# Operations Research: Simplex Table Unbound Optimal Solution

1. The problem statement, all variables and given/known data Hi

I am looking at this quesiton attached part c).

1. Relevant equations

2. The attempt at a solution

I can by my notes which tell me that if I reach a column with a negative reduced cost and also all of that column is negative, then to stop, as z is unbounded, to conclude that the variable $x_l$ - non-basic variable is unbounded and thus z is too.

However I am

a) confused trying to understand the argument as to why this variable is unbounded. It says via the equation:

$x_i+a_i x_l =(B^{-1}b)_i$ for each basic variable $i$ which is used to argue the minimum ratio rule i.e. for $x_l$ non-basic want to increase $x_l$ whilst keeping all other non-basic variables zero. Non-basic variables have value zero in the basic feasible solution so the variable leaving the basis must be able to be set to zero. and $x_i=(B^{-1}b)_i-a_ix_l$ it is clear that as $x_l$ is increased for $a_i <0 , x_i$ is unbound. But to know claim that $x_l$ is unbounded and can be increased indefinitely is to me switching the logic and the arguement around- i.e. when deriving the minimum ratio test rule, $x_i$ is sort of the independent variable and $x_l$ the dependent. So I have: $x_l=\frac{B^{-1}b)_i x_i }{a_i}$ and so if $x_i \to \infty$ then it will eventually be greater than $B^{-1}b_i$# making the numerator negative and also dividing by a negative then of as $x_i \to \infty$ so will $x_l$. HOWEVER in order to conclude that $x_i \to \infty$ is to use the logic of that used in deriving the ratio rule, so we're now role-reversing what is dependent/independent in the same argument, which i'm confused about. Or is there another way to argue why $x_l \to \infty ?$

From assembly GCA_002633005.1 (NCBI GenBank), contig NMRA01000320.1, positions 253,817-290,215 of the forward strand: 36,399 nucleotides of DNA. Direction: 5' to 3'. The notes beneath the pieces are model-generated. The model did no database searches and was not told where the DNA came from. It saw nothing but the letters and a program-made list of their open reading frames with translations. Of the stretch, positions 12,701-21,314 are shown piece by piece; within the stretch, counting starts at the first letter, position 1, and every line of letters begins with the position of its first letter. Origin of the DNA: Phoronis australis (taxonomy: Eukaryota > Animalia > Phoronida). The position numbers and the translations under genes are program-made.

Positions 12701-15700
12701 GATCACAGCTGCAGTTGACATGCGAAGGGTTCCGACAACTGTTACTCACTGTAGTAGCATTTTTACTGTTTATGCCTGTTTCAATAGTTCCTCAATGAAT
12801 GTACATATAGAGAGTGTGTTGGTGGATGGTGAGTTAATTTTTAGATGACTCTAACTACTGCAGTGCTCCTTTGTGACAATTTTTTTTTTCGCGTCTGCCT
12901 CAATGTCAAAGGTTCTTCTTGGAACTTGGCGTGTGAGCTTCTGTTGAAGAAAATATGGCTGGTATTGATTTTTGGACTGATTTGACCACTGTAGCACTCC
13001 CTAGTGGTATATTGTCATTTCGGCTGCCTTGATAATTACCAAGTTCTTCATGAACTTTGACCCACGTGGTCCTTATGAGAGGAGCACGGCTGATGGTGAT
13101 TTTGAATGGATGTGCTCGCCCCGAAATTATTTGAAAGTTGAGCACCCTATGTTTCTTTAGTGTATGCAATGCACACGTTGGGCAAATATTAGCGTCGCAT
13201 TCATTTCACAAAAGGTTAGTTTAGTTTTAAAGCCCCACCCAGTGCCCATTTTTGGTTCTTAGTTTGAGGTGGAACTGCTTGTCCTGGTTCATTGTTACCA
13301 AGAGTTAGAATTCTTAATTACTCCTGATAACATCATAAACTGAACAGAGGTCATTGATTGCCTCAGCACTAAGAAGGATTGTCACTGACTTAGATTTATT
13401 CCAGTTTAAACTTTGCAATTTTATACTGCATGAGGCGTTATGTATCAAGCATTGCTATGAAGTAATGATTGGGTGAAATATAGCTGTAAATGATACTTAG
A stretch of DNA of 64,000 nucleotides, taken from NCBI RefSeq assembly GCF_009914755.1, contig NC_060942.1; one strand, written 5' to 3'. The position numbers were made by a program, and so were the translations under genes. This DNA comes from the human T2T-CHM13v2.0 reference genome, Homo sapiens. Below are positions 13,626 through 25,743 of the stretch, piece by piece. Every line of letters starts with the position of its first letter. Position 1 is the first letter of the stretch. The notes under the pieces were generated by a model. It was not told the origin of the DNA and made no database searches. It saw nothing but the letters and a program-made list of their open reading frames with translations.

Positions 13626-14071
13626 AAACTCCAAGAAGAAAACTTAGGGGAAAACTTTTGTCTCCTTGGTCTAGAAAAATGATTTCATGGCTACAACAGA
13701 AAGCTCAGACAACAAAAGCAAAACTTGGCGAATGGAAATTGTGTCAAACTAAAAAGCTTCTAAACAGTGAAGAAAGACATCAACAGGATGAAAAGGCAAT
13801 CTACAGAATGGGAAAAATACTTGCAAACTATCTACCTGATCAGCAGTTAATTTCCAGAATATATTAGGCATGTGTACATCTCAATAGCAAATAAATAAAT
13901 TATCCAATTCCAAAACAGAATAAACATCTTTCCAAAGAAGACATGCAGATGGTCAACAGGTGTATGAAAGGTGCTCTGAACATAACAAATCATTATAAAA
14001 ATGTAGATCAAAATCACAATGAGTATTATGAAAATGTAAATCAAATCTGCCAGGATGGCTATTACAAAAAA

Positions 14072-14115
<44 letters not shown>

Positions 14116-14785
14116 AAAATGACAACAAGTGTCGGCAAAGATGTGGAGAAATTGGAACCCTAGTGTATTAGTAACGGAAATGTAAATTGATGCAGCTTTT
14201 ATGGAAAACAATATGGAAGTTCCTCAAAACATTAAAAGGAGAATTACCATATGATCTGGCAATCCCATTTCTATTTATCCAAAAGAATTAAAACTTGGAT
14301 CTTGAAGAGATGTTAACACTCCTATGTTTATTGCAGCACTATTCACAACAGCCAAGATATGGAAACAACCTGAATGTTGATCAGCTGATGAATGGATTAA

b) why we stop as soon as we reach a variable with a negative reduced cost and it's entire column negative, even though there may be another reduced cost negative with a row that we can pivot on- could this pivot not bring the other column to not all be negative?

(the notation used is consistent with what I belive is standard, definitions of variables etc, but in case not, I am following that of Hillier and Liberman , an introduction to operations research)

So to apply the above to the question at hand, i would conclude that table (3), $x_4$ is unbound and therefore so is $z$. However I am asking in a) above how you know to stop here,and not try to pivot on column $x_5$ in hope that this may yield a not fully negative entries in the column of $x_4$?

Remember that the only constraints other than the equations represented in the tableau are the nonnegativity restrictions on the variables. Consider tableau (3), in which $x_1, x_2, x_3$ are basic and $x_4, x_5$ are nonbasic (and equal to zero). Leaving $x_5=0$, we can rewrite the solution as $(x_1,x_2,x_3)=(20,20,20)+(3,4,5)x_4$. As $x_4$ increases, so do $x_1, x_2, x_3$ (with $x_5$ still locked at 0). So everybody stays nonnegative, no matter how large $x_4$ gets, and you thus have an infinite ray in the feasible region. The reduced cost of $x_4$ is -2, so the objective value decreases monotonically as $x_4$ increases. This apparently being a minimization problem, the problem itself (meaning the objective value) is unbounded.